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The "Game of Books" Seeks to Incentivize Young Readers

Game of Books

Back when BookLamp launched in August 2011, we called it “a Pandora for books.”

BookLamp is a publishing technology company that developed something called the Book Genome Project, which uses the “DNA of language” to analyze and compare books based on their thematic makeup, character types, and language elements.

The idea is to build out a book discovery engine over time, and the Pandora analogy is that BookLamp will get smarter about recommending books to you the more you use it.

Now the company has come up with a new initiative called the Game of Books, a national gamification project that seeks to promote reading among kids and young adults.

“The Game of Books takes lessons from video games to incentivize reading and do it in fun ways,” says BookLamp's founder and CEO, Aaron Stanton. “It provides additional rewards for something readers are already doing and adds in the social aspect as well.”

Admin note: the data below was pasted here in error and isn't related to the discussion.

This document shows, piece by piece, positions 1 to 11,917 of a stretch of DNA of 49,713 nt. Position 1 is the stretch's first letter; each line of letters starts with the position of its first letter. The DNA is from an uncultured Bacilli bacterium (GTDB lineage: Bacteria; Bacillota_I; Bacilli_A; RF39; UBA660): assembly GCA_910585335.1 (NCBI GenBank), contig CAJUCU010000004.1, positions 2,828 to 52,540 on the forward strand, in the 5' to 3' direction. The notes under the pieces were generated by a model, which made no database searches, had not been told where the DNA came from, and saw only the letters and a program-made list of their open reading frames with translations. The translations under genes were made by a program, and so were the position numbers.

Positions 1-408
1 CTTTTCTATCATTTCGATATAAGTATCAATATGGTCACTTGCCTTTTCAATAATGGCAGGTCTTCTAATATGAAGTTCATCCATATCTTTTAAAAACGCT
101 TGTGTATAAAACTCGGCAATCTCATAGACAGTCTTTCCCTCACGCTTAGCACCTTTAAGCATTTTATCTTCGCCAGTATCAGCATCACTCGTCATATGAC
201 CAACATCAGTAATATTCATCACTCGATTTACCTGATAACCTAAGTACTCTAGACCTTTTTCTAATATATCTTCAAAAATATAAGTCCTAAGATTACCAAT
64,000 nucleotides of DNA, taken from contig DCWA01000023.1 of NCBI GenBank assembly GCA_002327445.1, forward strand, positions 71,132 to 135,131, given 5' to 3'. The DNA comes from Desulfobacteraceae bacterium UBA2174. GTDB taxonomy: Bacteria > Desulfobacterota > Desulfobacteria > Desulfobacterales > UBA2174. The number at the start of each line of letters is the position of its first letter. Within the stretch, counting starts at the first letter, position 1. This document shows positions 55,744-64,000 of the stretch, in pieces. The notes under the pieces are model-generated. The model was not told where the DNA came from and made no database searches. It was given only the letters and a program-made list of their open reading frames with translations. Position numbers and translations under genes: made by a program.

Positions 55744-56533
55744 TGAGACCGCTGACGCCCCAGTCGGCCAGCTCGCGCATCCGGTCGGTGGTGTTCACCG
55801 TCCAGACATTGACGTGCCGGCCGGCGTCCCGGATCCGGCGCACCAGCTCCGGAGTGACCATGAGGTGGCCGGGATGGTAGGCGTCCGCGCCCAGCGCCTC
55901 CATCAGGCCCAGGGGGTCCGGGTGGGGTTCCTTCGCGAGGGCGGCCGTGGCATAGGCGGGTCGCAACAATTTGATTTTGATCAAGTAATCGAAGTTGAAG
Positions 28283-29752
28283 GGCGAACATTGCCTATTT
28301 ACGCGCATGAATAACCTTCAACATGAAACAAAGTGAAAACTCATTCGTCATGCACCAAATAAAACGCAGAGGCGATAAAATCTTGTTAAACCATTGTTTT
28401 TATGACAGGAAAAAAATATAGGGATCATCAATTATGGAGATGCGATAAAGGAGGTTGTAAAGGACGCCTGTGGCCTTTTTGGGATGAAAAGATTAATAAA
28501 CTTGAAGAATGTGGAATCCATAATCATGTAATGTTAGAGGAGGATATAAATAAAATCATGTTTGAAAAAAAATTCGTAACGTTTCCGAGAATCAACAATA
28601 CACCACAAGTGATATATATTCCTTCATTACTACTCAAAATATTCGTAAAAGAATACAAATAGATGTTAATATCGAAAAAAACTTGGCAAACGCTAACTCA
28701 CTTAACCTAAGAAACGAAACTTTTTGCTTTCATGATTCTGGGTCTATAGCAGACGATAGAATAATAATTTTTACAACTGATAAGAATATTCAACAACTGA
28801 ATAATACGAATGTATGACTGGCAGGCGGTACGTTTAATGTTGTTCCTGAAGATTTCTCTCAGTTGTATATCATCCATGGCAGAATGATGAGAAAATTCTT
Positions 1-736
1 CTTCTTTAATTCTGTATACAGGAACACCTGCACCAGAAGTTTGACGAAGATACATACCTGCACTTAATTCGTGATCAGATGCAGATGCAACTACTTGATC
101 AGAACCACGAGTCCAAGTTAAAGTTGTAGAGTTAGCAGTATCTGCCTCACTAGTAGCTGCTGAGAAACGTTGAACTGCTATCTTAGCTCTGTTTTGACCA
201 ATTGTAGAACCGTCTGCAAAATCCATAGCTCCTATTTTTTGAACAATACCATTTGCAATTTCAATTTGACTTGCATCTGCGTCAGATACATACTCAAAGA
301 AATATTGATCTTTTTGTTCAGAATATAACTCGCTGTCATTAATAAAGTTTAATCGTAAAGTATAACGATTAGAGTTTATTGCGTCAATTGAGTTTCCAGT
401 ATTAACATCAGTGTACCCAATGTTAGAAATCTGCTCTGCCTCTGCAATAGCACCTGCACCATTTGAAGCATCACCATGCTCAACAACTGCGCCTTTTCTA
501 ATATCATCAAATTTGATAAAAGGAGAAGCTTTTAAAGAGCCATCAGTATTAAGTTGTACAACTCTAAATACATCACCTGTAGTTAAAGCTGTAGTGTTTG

The project is currently seeking to raise over $100,000 on Kickstarter to distribute gaming kits to schools and libraries across the U.S.

Its projected launch date, after getting feedback from educators and librarians, is next summer.

Stanton lists four key aspects of the game:

•    Readers earn points and badges for what they've read and are reading.
•    It promotes reading with friends, and enables readers to compare their scores on Facebook.
•    It plays well with existing summer reading programs in libraries to promote young adult reading.
•    It will be designed to be easily integrated with existing reading sites, like Goodreads or LibraryThing.  

“We want to empower readers where they already read,” says Stanton.

And although the game is primarily focused on young readers, Stanton notes that “the average gamer is probably in his or her 30s nowadays,” so it should appeal to a broader age range as well.